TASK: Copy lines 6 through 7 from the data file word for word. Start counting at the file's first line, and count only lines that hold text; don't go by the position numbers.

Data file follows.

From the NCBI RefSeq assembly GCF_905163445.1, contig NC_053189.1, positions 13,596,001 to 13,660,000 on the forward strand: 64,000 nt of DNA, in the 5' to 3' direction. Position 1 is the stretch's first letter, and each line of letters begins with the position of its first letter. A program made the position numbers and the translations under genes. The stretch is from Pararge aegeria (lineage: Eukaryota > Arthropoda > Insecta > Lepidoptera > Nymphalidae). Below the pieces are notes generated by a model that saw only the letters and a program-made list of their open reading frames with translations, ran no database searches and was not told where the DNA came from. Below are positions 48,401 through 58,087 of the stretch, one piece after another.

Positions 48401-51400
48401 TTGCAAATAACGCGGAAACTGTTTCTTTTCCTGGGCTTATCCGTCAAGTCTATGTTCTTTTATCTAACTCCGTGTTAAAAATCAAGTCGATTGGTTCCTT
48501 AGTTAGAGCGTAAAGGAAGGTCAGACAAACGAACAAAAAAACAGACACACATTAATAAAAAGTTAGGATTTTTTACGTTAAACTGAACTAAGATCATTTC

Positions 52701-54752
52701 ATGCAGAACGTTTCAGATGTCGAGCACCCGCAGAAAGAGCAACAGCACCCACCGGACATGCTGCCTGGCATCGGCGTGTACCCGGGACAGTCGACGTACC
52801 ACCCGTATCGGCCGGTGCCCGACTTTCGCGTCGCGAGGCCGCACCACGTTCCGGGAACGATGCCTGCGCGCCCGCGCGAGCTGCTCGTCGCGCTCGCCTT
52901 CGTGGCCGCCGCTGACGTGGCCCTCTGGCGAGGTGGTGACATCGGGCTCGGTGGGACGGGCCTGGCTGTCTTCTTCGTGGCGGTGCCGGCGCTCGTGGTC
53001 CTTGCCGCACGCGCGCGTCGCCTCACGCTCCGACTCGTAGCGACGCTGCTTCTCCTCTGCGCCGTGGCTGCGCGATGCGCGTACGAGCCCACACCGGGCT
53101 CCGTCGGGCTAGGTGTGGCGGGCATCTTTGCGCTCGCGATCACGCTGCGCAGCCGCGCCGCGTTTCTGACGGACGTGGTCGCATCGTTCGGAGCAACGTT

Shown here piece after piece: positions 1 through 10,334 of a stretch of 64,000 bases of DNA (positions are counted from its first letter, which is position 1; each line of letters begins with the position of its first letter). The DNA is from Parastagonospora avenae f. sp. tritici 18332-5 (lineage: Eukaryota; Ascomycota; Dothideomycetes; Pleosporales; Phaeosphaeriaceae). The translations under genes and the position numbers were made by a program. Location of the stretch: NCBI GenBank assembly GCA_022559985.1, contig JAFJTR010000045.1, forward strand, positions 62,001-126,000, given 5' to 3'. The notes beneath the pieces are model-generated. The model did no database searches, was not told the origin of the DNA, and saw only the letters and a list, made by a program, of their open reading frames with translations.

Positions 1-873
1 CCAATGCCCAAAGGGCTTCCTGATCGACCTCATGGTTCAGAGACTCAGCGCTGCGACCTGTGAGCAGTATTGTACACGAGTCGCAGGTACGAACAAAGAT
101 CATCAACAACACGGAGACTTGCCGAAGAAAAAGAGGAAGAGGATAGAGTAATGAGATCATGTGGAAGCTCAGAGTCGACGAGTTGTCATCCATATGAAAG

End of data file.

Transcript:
52701 ATGCAGAACGTTTCAGATGTCGAGCACCCGCAGAAAGAGCAACAGCACCCACCGGACATGCTGCCTGGCATCGGCGTGTACCCGGGACAGTCGACGTACC
52801 ACCCGTATCGGCCGGTGCCCGACTTTCGCGTCGCGAGGCCGCACCACGTTCCGGGAACGATGCCTGCGCGCCCGCGCGAGCTGCTCGTCGCGCTCGCCTT